Remembering that Home Inspectors and Industrial Hygienists are different breeds. And that industrial hygienists don?t perform home inspections (even if we are performing inspections in a home). We specialize in understanding sampling theory and the statistical validity and limitations of sampling and analysis. When I purchased my last homes, I relied heavily on the competence of the professional Home Inspector to do what I am not competent to do. However, he knew me and stuck to HIS profession and didn?t get into mine ? as a result, he didn?t even attempt to perform environmental sampling (radon, moulds, asbestos, pesticides, etc).

Now having said that - The establishment of data quality objectives is a QA/QC part of a larger decision making process; the result of analysis will be the pivotal point upon which those decisions are going to be made. The DQOs ensure, through their prescription, that a sufficient number of samples are collected from statistically representative locations in an acceptable manner by a recognized method. The DQOs will further specify that the samples are submitted to a laboratory that is capable of proficiently analyzing the samples to within a definable uncertainty, using valid methods (not all mould labs can do this). Lastly, the sample results are interpreted according to by ?PARCC? parameters (defined below) to find out if the DQOs were ultimately met. The parameters of the DQOs themselves can be very simple or very complex. DQOs are what make your data meaningful (and tenable in the event you get sued). Without DQOs, you don?t have data, you have numbers or names on a lab report that possibly CANNOT be interpreted by anyone, since ?data? has no intrinsic meaning outside of a priori decision criteria.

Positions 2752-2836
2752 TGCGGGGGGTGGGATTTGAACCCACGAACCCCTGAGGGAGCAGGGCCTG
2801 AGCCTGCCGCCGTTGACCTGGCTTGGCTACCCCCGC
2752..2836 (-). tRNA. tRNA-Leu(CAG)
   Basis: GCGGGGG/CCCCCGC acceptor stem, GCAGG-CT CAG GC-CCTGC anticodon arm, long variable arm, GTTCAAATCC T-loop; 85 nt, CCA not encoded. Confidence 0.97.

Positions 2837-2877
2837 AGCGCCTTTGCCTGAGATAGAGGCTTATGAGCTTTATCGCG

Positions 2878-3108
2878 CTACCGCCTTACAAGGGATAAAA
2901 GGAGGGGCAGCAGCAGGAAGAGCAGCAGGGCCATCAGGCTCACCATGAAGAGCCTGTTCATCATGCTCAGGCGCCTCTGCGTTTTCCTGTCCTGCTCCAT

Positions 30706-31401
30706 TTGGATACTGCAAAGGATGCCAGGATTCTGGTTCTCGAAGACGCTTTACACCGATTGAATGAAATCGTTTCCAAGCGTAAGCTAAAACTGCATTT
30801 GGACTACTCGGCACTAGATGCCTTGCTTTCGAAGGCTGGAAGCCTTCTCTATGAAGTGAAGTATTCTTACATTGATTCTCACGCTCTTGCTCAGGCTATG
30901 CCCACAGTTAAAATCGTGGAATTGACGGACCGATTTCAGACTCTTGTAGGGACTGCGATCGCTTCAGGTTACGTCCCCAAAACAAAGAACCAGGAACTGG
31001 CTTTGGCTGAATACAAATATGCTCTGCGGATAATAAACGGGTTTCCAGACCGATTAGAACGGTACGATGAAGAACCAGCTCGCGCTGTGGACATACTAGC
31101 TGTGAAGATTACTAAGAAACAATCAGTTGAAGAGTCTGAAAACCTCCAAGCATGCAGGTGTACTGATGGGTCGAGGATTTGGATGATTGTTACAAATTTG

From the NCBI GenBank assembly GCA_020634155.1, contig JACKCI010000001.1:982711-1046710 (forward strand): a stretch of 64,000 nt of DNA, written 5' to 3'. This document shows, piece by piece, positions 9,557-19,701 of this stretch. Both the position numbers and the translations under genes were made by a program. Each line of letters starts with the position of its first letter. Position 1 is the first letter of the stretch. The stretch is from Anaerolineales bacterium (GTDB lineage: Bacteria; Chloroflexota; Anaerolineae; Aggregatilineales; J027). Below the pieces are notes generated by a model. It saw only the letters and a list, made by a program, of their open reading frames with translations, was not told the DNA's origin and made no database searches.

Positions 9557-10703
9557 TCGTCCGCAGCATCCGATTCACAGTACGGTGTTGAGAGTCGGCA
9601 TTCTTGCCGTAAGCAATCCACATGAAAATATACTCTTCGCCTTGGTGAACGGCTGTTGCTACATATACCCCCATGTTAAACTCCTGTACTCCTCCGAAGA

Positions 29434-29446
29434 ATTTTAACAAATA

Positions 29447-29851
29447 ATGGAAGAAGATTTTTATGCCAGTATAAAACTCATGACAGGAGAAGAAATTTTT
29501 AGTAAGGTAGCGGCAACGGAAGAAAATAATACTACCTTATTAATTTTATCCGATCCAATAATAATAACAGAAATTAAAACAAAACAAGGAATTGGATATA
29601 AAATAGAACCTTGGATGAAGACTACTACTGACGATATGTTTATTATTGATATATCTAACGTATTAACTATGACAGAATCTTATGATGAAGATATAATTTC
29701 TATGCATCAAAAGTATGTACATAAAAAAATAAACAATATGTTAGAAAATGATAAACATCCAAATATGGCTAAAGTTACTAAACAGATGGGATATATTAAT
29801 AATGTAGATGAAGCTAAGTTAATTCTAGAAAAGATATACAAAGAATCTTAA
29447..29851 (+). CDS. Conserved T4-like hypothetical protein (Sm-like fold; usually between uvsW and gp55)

The DQO process is so entrenched in environmental sampling that it is discussed in great detail in many broad-spectrum governmental sampling protocol. For example, one of the ?bibles? of general environmental sampling is the US EPA SW846. The QA/QC chapters should be ESSENTIAL reading to any Home Inspector who wants to begin collecting samples for mould or other environmental contaminants.

The SW 846 describes DQOs thusly:

?2.1 DATA QUALITY OBJECTIVES